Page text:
Another methodologic difference is that the previous investigators used questionnaire and interview techniques to ascertain infection occurrence, and thus relied on the study subjects' recall. In our study, we reviewed each patient's complete medical history, including that from primary care. Therefore, we did not rely on symptom reporting by patients and controls, which is subject to the possibility of differential recall between groups. We were also able to obtain objective confirmatory evidence of infections by examining results of microbiologic cultures and radiographic imaging. Use of medical records also enabled us to obtain information about a broad range of infection sites, whereas the previous studies were limited to genitourinary, bronchopulmonary, skin, and “miscellaneous” infections.
Unlike the earlier controlled studies, ours had an extended length of followup after RA incidence. This prolonged followup, combined with our relatively large sample size, yielded a total of 7,729.7 person-years of followup in subjects with RA and 9,132.7 person-years in the non-RA subjects. The short followup period (1 year) in one of the previous studies (18) may not reflect the long-term risk of infection in patients with RA.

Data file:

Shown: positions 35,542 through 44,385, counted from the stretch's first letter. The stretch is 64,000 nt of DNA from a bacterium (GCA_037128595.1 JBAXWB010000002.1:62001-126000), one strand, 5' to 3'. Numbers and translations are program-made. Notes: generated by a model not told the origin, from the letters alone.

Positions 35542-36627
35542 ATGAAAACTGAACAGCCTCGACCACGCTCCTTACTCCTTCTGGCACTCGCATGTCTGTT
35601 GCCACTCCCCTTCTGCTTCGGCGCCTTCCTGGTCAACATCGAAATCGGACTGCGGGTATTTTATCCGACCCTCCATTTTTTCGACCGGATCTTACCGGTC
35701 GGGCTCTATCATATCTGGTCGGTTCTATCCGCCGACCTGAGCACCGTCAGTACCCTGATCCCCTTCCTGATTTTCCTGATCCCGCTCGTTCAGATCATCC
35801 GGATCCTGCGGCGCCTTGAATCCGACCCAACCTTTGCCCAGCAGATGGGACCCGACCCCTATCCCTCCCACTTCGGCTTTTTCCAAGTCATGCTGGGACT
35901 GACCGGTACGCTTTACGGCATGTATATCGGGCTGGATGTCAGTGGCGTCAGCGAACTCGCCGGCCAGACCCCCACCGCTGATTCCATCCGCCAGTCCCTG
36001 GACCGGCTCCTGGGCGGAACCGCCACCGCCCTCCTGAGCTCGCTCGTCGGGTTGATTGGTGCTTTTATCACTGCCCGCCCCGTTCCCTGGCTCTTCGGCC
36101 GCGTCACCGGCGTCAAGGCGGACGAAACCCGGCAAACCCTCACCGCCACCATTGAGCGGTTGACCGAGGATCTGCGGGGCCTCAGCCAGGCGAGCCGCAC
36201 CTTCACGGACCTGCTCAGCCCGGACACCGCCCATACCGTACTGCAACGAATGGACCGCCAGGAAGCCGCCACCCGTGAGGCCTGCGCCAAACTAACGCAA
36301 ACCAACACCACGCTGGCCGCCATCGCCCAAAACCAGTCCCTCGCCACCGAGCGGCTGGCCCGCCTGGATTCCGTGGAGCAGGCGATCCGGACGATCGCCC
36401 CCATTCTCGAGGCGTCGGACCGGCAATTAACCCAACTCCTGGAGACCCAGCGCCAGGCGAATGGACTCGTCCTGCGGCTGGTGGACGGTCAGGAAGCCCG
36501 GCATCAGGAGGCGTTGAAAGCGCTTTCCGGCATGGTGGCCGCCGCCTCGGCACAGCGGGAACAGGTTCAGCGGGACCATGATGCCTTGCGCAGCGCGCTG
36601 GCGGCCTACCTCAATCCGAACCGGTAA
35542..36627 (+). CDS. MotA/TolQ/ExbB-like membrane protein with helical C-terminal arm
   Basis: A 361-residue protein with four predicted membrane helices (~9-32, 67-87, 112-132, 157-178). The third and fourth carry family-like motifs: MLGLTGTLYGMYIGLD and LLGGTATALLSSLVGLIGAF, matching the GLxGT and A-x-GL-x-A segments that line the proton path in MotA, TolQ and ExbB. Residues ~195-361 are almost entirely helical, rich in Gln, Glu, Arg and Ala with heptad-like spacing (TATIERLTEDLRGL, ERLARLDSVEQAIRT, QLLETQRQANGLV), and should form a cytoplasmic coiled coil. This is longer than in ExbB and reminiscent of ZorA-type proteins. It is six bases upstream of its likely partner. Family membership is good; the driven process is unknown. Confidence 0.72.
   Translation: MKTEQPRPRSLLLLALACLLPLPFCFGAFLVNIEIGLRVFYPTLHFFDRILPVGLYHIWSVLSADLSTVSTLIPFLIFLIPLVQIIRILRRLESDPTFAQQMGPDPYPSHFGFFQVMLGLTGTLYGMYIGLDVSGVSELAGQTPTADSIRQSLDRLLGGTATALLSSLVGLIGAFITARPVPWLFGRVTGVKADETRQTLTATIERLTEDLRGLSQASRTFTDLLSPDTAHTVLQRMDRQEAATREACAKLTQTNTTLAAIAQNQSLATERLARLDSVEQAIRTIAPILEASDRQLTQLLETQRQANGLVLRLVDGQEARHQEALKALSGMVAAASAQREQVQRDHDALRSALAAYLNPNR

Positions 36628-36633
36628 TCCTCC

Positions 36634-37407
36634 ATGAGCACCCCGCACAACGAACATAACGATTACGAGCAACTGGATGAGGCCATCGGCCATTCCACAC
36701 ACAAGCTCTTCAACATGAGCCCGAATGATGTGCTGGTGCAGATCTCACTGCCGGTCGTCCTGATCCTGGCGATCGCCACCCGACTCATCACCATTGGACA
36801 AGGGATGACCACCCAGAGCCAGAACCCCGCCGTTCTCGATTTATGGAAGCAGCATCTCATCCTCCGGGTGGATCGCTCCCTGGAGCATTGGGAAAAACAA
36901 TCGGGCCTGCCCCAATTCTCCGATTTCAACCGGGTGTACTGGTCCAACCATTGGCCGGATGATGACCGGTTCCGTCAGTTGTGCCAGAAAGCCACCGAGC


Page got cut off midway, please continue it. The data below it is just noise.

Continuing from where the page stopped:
In addition to the 2 controlled studies discussed above, occurrence of infections in patients with RA has been described in reports of several case series (1, 3, 19–22). In 1 such report, based on a study of 195 consecutive RA patients seen in an outpatient clinic, the estimated rate of incidence of all infections was 17 new infections per 100 patient-years of followup (21). This is comparable with the rate of 19.64 infections per 100 patient-years that we demonstrated in the present study using the definition of objectively confirmed infections, which is closest to the definition used in that study.
In most case series reports in which infections in RA patients are described, the sites most frequently affected are the joints, respiratory tract, and skin (1, 19, 20). In a recent report documenting the incidence of infections requiring inpatient hospitalization in a series of RA patients, 32.3% of all such infections were pulmonary, 24.1% involved skin and wounds, and 17.8% involved bone and joints (22). These sites correspond to those with the highest rate ratios for patients with RA in our study. Our findings thus support earlier evidence that RA patients are more susceptible to infections of bone, joints, skin and soft tissues, and the respiratory tract.